Market adjustment and dynamic rationing

Dynamic rationing occurs when the mortgage interest rate is slow in adjusting to its long-run market equilibrium. There are several reasons why mortgage interest rates might be sticky. Lagged adjustments can arise from menu costs, convex cost functions and via imperfect competition (Heffernan 1997). Tacit collusion and second-guessing who will make the first interest rate move can all slow down the adjustment of mortgage interest rates to their long-run equilibrium. Brueckner & Arvan (1986) have noted the possibility of risk sharing between borrower and lender that results in less than full adjustment to interest rate changes, though this could result in an equilibrium state.

The usual approach to mortgage pricing/valuation is to posit that the mortgage is a combination of a non-callable bond plus the value of the options to prepay and default (Kau & Keenan 1995; Vandell 1995). These values are all determined in a perfectly competitive no arbitrage economy. Thus, there should be no credit rationing due to inappropriate pricing. Another argument against dynamic rationing is that mortgages exhibit a menu of features that can be traded-off against price, allowing the borrower to achieve equilibrium. The ARM bundles caps, frequency of the adjustment, the choice of index to which the rate is tied, fees, etc. How these features are combined effects the price of the ARM (see SA-Aadu & Sirmans 1989). Consumers may choose combinations of features of the mortgage contract that do not leave them with excess demand for mortgage debt.

Securitisation may also impact upon the prevalence of dynamic credit rationing. The tendency to standardise mortgages, for the purposes of bundling into mortgage-backed securities, may lead to an increasing uniformity of contracts. Some households might then continue to be credit rationed if their individual credit risk is not correctly priced, though this is a form of equilibrium credit rationing. However, the speed of adjustment of mortgage interest rates to exogenous shocks might be increased by securitisation. Lenders who rely on secondary market funding are obliged to pass interest rate changes to security holders quickly and not to smooth changes. Heuson et al. (2001) demonstrated how securitisation can exacerbate fluctuations in the mortgage rate. There may be less risk sharing with borrowers, but also less dynamic credit rationing.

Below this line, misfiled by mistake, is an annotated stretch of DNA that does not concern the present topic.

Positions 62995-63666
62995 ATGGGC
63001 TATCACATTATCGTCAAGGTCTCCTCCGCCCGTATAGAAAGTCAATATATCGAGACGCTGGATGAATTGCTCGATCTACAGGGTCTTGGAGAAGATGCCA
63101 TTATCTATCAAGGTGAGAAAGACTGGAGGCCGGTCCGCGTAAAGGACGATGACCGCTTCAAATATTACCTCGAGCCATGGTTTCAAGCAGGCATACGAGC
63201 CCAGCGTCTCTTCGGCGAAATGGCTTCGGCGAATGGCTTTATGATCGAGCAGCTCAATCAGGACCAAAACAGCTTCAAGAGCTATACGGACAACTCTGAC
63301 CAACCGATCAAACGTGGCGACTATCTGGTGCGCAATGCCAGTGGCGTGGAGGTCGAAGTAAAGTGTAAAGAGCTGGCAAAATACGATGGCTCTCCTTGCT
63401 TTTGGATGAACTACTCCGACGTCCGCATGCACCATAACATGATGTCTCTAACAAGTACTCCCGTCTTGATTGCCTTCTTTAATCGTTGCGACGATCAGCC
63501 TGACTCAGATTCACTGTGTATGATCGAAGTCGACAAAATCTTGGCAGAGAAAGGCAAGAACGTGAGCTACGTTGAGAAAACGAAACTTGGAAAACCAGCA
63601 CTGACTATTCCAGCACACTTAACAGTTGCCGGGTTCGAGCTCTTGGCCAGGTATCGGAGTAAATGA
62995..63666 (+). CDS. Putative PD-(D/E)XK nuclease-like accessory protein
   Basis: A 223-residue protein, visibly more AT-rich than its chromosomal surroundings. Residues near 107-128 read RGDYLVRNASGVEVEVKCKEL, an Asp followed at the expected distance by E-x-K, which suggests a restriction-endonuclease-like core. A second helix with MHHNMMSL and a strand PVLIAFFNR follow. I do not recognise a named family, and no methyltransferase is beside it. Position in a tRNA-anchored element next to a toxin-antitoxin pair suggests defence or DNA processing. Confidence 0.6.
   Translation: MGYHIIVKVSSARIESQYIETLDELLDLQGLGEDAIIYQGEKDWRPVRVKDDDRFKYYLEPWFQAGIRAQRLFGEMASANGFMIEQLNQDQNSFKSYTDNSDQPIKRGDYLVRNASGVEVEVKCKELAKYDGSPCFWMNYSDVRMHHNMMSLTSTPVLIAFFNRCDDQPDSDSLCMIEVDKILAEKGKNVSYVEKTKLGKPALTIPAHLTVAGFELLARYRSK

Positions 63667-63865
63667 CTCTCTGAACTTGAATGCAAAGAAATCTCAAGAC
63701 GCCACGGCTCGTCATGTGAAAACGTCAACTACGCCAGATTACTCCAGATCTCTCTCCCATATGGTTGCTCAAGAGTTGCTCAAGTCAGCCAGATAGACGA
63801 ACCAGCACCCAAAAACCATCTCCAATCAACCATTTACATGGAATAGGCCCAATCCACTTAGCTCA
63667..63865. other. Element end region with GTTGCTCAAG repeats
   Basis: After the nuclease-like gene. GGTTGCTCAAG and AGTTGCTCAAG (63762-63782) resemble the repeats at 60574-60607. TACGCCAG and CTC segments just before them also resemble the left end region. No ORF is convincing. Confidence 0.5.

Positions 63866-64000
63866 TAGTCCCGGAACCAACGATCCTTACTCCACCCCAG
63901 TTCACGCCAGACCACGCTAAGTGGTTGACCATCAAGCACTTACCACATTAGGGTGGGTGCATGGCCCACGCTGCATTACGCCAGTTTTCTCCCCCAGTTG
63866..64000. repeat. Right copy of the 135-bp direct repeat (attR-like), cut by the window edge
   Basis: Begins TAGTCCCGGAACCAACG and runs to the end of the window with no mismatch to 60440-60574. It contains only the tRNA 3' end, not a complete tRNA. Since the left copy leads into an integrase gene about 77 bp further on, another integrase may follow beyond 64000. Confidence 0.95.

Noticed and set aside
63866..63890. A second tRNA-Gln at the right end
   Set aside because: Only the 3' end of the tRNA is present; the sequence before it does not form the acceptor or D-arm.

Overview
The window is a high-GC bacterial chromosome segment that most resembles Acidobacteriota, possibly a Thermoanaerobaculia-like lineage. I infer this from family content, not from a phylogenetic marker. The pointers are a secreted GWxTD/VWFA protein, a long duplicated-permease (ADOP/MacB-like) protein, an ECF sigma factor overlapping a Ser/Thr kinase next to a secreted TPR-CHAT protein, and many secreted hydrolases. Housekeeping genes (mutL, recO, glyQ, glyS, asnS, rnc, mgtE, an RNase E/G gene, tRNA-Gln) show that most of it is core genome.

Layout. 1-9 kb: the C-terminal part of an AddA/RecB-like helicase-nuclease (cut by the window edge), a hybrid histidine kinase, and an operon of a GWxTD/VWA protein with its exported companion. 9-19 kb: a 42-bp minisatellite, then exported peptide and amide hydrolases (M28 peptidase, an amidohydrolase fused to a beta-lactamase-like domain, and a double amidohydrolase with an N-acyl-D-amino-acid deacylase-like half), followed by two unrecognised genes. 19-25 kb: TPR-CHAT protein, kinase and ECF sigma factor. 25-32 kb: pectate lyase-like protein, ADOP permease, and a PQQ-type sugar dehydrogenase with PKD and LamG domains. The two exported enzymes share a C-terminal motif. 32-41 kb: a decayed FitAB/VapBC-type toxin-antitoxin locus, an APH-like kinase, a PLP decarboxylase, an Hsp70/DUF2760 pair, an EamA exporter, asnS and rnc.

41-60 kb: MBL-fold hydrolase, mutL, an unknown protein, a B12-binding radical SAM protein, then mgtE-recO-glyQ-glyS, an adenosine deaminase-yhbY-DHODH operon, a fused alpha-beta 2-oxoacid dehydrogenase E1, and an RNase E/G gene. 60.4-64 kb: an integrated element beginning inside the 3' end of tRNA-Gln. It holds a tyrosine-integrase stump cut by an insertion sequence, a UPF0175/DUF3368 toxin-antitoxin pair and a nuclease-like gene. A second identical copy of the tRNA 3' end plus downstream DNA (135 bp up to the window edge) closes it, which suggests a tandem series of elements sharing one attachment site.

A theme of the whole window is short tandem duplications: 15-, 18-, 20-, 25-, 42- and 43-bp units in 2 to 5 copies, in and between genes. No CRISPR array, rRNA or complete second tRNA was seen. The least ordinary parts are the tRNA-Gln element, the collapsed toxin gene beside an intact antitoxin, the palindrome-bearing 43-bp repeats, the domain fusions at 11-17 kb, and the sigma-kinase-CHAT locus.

Stiglitz & Weiss (1981) argued that lenders would be reluctant to raise interest rates if it resulted in adverse selection, that is, attracted borrowers with a high risk of default. The first lender to raise interest rates on loans might also find that the 'safer' borrowers leave first. Stiglitz & Weiss show that banks are reluctant to increase rates but readily lower them, therefore excess demand and credit rationing can arise. Thus dynamic credit rationing can emerge out of information asymmetry, and adverse selection. This emphasises that the distinction between disequilibrium and dynamic credit rationing can be arbitrary. Empirically, much depends upon the nature and speed of price adjustment Chapter 6 discusses the integration of mortgage markets with other capital markets, and the effects of this on the speed of mortgage market adjustment.

The theoretical work on the impact of down payment constraints (Stein 1995; Lamont & Stein 1999; Ortalo-Magne & Rady 1998, 1999, 2002) is difficult to place in our categorisation of credit market rationing. This is because the theories are concerned with the consequences of binding liquidity constraints rather than their cause. The theories do have implications for housing and therefore mortgage market adjustment. They predict housing booms and slumps, and over- and under-reaction to exogenous shocks such as changes in income levels. It can be shown that credit constraints amplify the effects of income shocks on the housing market, and significantly effect the timing of housing moves. Thus initial liquidity constraints may generate cycles in which the market is significantly, if temporarily, out of equilibrium, exhibiting an excess demand for mortgage credit. Insofar as house price increases facilitate meeting down payment requirements then credit rationing is endogenous to such models. Of course, any existing and binding loan-to-value ratios might reflect equilibrium rationing.

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